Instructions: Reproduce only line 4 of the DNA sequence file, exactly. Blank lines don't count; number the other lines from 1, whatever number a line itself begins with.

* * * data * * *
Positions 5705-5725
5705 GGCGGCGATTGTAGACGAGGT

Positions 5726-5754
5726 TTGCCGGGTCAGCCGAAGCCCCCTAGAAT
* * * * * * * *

5726 TTGCCGGGTCAGCCGAAGCCCCCTAGAAT